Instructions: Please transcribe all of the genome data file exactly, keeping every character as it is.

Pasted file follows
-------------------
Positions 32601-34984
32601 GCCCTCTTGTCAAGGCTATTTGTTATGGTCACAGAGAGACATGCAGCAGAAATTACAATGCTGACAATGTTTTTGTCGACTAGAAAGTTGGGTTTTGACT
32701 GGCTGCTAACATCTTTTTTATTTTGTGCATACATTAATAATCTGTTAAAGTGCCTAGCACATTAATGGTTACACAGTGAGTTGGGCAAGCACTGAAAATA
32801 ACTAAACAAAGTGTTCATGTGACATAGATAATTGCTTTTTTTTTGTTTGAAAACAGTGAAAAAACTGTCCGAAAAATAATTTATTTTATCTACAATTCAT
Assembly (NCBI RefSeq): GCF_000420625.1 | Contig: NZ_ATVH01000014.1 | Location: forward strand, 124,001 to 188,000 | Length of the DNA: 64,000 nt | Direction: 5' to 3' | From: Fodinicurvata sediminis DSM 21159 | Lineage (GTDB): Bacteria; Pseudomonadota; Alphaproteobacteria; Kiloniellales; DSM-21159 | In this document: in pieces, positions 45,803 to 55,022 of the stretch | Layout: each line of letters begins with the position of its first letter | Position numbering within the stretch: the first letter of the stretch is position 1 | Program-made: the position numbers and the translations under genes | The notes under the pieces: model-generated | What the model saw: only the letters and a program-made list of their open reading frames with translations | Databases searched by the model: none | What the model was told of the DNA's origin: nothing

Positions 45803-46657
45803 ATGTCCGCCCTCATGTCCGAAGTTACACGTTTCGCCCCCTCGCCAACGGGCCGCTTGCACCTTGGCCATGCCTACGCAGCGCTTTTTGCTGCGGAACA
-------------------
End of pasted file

Positions 32601-34984
32601 GCCCTCTTGTCAAGGCTATTTGTTATGGTCACAGAGAGACATGCAGCAGAAATTACAATGCTGACAATGTTTTTGTCGACTAGAAAGTTGGGTTTTGACT
32701 GGCTGCTAACATCTTTTTTATTTTGTGCATACATTAATAATCTGTTAAAGTGCCTAGCACATTAATGGTTACACAGTGAGTTGGGCAAGCACTGAAAATA
32801 ACTAAACAAAGTGTTCATGTGACATAGATAATTGCTTTTTTTTTGTTTGAAAACAGTGAAAAAACTGTCCGAAAAATAATTTATTTTATCTACAATTCAT
Assembly (NCBI RefSeq): GCF_000420625.1 | Contig: NZ_ATVH01000014.1 | Location: forward strand, 124,001 to 188,000 | Length of the DNA: 64,000 nt | Direction: 5' to 3' | From: Fodinicurvata sediminis DSM 21159 | Lineage (GTDB): Bacteria; Pseudomonadota; Alphaproteobacteria; Kiloniellales; DSM-21159 | In this document: in pieces, positions 45,803 to 55,022 of the stretch | Layout: each line of letters begins with the position of its first letter | Position numbering within the stretch: the first letter of the stretch is position 1 | Program-made: the position numbers and the translations under genes | The notes under the pieces: model-generated | What the model saw: only the letters and a program-made list of their open reading frames with translations | Databases searched by the model: none | What the model was told of the DNA's origin: nothing

Positions 45803-46657
45803 ATGTCCGCCCTCATGTCCGAAGTTACACGTTTCGCCCCCTCGCCAACGGGCCGCTTGCACCTTGGCCATGCCTACGCAGCGCTTTTTGCTGCGGAACA